My partners, William Sheridan and Gregory Vose, discuss the implications of the recently passed Comprehensive Health Insurance Reform Act. If signed by President Trump, CHIRA will largely do away with 75 years of antitrust immunity for insurers under the McCarran-Ferguson Act. This could have a significant impact on the hard-bargained relationships between healthcare providers and the insurers who pay for their medical services.
| less than a minute read
Is This the End for Insurers' Antitrust Immunity?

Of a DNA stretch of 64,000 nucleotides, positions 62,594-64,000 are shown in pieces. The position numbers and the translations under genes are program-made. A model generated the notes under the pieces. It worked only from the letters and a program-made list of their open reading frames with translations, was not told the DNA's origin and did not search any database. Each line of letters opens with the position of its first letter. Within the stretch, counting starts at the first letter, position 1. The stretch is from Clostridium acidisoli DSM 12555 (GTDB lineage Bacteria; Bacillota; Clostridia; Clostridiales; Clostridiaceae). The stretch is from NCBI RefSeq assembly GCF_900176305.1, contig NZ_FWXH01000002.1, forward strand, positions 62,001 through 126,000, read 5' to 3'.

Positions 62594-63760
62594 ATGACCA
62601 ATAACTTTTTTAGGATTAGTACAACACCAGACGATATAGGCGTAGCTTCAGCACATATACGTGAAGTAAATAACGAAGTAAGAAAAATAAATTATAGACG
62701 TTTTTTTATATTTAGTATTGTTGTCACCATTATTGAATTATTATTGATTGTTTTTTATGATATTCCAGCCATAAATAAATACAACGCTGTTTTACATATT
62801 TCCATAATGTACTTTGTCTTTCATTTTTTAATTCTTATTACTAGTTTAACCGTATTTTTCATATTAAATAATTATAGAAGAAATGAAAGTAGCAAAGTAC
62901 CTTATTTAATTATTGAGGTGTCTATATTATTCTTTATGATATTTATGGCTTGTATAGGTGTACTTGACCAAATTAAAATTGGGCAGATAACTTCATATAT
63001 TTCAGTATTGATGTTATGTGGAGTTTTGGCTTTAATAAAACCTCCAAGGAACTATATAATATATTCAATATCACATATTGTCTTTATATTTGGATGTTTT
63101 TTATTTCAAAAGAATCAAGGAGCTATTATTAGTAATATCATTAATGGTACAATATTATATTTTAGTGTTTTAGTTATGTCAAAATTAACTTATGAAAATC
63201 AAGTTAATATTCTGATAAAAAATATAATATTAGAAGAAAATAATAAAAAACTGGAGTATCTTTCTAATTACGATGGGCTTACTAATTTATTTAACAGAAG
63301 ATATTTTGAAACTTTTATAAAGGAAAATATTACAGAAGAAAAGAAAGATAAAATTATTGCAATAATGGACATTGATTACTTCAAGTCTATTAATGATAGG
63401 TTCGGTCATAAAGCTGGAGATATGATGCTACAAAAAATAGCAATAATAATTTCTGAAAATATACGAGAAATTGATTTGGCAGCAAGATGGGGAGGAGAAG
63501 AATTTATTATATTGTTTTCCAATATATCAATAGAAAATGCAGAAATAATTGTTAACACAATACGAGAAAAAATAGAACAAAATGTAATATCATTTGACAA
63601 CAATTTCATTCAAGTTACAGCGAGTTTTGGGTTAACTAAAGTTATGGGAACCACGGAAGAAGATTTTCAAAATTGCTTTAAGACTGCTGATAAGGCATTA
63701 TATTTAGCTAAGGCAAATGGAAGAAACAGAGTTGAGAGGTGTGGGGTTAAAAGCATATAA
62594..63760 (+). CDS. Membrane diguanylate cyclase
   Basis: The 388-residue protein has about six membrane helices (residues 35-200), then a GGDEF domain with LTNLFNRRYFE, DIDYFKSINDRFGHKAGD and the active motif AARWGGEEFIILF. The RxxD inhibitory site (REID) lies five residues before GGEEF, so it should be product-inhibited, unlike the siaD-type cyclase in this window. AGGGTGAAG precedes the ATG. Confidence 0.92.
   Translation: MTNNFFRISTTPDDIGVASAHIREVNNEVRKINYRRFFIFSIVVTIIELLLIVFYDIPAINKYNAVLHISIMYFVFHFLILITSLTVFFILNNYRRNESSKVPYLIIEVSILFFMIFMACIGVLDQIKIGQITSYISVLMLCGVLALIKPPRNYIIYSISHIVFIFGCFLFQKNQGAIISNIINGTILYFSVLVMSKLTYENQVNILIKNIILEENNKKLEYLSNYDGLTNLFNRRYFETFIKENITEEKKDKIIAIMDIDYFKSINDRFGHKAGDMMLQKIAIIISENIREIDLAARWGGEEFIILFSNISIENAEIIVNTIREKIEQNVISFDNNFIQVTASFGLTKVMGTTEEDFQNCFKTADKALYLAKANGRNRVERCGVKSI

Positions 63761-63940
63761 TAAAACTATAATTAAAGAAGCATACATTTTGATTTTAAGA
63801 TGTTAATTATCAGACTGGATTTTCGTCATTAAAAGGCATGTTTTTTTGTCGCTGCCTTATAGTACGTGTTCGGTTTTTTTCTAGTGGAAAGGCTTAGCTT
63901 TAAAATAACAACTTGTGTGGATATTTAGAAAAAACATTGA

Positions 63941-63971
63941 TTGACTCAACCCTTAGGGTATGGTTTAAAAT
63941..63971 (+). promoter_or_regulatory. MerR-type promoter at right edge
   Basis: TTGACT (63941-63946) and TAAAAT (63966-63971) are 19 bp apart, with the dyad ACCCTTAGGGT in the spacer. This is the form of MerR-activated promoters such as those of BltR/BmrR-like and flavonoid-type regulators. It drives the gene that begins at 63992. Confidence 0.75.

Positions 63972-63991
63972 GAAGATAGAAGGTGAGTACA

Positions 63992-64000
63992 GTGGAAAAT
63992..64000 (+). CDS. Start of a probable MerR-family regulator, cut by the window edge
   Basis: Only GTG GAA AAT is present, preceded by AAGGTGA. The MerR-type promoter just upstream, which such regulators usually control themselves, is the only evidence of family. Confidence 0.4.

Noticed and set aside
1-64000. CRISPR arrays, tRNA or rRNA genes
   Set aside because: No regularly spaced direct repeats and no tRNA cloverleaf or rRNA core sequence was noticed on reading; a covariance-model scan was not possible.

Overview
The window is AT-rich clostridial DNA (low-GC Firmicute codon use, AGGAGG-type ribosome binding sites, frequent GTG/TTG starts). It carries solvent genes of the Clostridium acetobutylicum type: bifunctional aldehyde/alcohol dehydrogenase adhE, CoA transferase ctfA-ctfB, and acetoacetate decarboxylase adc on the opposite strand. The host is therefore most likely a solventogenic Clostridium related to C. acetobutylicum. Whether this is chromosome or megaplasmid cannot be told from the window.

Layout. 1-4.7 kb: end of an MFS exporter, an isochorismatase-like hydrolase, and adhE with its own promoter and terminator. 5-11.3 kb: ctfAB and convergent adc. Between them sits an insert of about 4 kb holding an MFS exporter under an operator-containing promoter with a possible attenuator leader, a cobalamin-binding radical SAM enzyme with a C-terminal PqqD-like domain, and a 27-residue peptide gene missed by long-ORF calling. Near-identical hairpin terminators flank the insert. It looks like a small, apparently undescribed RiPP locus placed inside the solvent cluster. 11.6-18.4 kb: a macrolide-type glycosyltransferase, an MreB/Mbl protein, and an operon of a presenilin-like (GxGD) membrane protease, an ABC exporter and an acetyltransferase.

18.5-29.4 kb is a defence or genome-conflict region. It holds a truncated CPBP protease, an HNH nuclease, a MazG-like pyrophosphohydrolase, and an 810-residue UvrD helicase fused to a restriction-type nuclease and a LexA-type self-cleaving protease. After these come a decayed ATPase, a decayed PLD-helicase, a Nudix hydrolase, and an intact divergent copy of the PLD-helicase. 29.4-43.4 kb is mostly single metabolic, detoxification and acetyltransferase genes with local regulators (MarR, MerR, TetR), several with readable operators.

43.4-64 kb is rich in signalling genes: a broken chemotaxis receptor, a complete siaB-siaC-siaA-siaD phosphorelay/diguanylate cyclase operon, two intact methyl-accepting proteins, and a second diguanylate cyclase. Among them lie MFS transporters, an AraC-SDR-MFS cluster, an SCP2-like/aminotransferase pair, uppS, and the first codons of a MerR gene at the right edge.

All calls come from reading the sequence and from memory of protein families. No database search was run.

If CHIRA is enacted, the Department of Justice and Federal Trade Commission would have expanded authority to regulate the business of health insurance. Arrangements between insurers to share data for the purpose of developing premiums that previously were immune from federal scrutiny may be subject to the rule of reason and a weighing of the procompetitive benefits and anticompetitive effects of the arrangements, to the extent those arrangements go beyond the remaining protections for compilation of historical loss data, determination of loss development factors, and performance of actuarial services. In addition, health insurers would be subject to suits by private plaintiffs brought under the federal antitrust laws that may previously have been subject to dismissal under the McCarran-Ferguson Act.